Patients electing to leave against medical advice (AMA) represent a growing population in the United States and provide unique challenges to the Emergency Physician.1 Discharge AMA is defined as the patient leaving before the Emergency Physician finishes the evaluation and establishes the disposition.2 It is estimated that 1% of Emergency Department visits result in a discharge AMA.3,4 The prevalence rate of leaving AMA varies between Emergency Departments.5 Discharge AMA patients often present again within a few days, resulting in increased costs associated with repeat testing and higher acuity therapeutic interventions due to worsening of their condition.3 The AMA patient has an increased risk of repeated admission, increased admission length of stay, increased morbidity, and increased mortality.2,6-17 This chapter provides an overview of the legal obligations to treat and elements associated with the refusal of care and discusses special populations that may be encountered.
Start with the assumption that the patient can make their own decisions, unless there is suspicion otherwise.18-21 This practice is consistent with general principles of patient autonomy. Any decisions made must be in the best interest of the patient. Lack of decision-making capacity requires an assessment and documentation of how this was determined (Table 2-1). Lack of capacity requires an impairment of the patient’s brain or mind significant enough to interfere with decision-making. The determination of decision-making capacity is specific to a relative point in time and does not apply to later decisions. The CURVES mnemonic was developed to be used in an acute setting such as the Emergency Department (Table 2-1).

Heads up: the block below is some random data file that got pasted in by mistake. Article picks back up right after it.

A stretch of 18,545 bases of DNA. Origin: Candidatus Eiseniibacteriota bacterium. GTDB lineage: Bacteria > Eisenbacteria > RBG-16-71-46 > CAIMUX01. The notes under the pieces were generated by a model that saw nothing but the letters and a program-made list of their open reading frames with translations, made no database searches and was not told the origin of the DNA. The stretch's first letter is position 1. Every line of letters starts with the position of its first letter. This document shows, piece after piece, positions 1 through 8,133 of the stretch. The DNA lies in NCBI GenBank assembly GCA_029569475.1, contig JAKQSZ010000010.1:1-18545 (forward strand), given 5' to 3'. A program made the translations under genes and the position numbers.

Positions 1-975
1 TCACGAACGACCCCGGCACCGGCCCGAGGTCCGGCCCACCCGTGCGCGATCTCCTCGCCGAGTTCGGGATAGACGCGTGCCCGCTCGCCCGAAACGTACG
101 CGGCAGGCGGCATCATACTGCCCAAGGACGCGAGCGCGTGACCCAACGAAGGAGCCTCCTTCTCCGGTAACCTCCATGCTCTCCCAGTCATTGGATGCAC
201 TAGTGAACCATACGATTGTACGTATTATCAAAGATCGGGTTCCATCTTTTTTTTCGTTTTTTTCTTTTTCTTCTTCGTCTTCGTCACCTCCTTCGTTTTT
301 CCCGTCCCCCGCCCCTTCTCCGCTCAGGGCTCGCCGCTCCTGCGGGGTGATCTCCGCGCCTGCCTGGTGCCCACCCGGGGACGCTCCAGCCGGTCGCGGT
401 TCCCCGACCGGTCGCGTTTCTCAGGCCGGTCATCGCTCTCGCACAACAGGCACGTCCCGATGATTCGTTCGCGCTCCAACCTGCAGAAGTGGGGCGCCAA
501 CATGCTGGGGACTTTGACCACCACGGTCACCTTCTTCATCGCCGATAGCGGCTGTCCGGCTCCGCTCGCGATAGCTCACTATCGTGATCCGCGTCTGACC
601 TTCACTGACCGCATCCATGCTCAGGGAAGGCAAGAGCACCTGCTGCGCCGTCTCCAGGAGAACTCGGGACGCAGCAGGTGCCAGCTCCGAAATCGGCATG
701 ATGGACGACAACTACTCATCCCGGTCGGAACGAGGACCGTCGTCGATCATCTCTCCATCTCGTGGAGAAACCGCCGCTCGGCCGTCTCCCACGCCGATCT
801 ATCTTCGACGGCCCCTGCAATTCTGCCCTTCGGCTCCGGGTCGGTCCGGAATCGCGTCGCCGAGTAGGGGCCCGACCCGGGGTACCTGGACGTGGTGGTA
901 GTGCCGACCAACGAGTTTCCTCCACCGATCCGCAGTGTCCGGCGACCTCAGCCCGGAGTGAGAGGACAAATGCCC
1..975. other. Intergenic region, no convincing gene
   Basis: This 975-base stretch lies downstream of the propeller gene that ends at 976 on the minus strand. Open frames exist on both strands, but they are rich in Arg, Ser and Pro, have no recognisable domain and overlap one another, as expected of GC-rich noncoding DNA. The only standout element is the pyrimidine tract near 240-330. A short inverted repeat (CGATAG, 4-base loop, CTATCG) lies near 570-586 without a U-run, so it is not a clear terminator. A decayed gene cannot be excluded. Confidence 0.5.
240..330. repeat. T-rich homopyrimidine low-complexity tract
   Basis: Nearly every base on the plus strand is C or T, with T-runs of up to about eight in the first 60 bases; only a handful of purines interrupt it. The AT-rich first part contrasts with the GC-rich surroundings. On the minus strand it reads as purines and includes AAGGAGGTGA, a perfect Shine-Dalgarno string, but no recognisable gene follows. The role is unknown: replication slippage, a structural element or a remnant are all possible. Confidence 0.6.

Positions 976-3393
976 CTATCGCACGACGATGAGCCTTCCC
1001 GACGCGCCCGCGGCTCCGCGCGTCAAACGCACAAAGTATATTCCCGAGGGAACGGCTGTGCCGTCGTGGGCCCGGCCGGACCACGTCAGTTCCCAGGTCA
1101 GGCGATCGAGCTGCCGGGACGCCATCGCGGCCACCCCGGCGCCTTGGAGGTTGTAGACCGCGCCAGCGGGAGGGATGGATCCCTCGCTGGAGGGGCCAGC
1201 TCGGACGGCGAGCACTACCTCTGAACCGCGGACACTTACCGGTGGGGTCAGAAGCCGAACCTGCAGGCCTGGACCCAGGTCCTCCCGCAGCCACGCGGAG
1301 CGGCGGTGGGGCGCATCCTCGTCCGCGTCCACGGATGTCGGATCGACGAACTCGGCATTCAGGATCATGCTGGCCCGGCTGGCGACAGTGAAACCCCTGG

TABLE 2-1The U and I GLAD and CURVES Mnemonics for Determining a Patient’s Decision-Making Capacity |Favorite Table|Download (.pdf) TABLE 2-1 The U and I GLAD and CURVES Mnemonics for Determining a Patient’s Decision-Making Capacity
U and I GLAD
U–understanding of the procedure/discussion
G–goals and values
L–logic used to decide
D–danger or risks of decision
Communicate: Is the patient able to choose and communicate this choice?
Understand: Does the patient understand the alternatives to treatment, benefits of treatment, and risks of leaving?
Reason: Can the patient make a rational choice?
Values: Is the patient’s choice consistent with their values?
Emergency: Is there impending risk to the patient?
Surrogate: Are there patient surrogates available? Is there any documentation guiding treatment (e.g., advance directives)?
The patient has their own reasons, good or not, for leaving AMA. Not every decision by a patient is considered reasonable by the Emergency Physician.15,21 Patients often present voluntarily to the Emergency Department for evaluation and management. Leaving AMA can be considered a withdrawal of the patient’s consent signed when they initially presented for evaluation.22-24 The patient has ...